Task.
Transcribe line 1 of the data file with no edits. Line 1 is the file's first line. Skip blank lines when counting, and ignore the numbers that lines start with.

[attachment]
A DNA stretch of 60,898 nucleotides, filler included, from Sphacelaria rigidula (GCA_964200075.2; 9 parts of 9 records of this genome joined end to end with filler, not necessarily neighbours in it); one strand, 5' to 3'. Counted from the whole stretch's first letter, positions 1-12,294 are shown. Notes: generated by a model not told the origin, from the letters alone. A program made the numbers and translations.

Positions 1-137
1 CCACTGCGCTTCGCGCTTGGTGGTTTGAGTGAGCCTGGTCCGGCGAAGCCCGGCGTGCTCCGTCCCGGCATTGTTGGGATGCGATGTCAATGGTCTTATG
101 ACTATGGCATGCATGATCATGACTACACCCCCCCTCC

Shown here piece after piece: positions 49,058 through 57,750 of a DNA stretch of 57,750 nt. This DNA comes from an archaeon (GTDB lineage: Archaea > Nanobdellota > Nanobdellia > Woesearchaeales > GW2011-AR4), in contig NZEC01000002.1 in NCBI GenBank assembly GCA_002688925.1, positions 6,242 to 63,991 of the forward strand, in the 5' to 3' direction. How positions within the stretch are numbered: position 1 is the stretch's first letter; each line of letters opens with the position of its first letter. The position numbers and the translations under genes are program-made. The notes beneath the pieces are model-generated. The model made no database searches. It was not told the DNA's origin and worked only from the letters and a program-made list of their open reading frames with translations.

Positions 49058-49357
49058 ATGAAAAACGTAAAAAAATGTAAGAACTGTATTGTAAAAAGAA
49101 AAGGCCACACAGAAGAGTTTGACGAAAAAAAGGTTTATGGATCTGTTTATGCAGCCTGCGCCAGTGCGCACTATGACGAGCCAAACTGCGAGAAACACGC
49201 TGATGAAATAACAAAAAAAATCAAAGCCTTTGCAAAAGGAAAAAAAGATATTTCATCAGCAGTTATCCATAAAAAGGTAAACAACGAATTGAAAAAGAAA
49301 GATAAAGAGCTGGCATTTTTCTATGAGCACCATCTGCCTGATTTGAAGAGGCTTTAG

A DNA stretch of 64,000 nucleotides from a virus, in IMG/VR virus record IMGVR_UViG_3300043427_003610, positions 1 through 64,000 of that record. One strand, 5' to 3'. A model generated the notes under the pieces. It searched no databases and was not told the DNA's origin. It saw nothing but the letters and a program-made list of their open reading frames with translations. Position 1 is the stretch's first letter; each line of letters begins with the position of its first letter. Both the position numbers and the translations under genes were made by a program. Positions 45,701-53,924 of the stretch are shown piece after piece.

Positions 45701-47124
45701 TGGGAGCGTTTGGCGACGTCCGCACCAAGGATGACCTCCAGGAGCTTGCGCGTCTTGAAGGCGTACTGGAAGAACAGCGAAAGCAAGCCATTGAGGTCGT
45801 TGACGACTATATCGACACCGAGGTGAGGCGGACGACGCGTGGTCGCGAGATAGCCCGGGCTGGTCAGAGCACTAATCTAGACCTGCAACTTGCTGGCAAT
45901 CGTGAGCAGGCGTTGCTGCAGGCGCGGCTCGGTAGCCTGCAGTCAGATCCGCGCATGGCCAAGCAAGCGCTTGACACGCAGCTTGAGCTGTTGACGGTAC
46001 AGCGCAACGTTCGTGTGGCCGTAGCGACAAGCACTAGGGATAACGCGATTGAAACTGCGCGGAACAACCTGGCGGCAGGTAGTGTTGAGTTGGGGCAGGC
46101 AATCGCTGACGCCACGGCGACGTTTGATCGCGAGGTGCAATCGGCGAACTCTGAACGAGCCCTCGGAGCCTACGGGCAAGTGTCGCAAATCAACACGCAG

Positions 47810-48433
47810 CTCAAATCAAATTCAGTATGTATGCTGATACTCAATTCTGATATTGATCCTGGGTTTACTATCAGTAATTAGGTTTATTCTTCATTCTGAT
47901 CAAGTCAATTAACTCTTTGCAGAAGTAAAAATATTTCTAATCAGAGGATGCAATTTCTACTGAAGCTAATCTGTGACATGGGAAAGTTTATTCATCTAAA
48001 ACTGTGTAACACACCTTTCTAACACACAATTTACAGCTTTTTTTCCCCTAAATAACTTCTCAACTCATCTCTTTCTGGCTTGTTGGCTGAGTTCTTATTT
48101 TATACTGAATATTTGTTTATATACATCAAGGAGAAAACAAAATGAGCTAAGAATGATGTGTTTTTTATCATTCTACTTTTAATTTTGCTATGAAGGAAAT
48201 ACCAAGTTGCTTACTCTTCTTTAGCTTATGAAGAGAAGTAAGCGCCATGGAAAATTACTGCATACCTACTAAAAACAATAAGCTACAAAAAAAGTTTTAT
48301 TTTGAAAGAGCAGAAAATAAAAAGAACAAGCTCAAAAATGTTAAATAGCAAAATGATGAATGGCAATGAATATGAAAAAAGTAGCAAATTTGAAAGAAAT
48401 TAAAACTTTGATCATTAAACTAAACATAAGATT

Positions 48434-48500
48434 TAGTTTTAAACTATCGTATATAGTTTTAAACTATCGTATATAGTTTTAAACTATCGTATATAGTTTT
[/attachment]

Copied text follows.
A DNA stretch of 60,898 nucleotides, filler included, from Sphacelaria rigidula (GCA_964200075.2; 9 parts of 9 records of this genome joined end to end with filler, not necessarily neighbours in it); one strand, 5' to 3'. Counted from the whole stretch's first letter, positions 1-12,294 are shown. Notes: generated by a model not told the origin, from the letters alone. A program made the numbers and translations.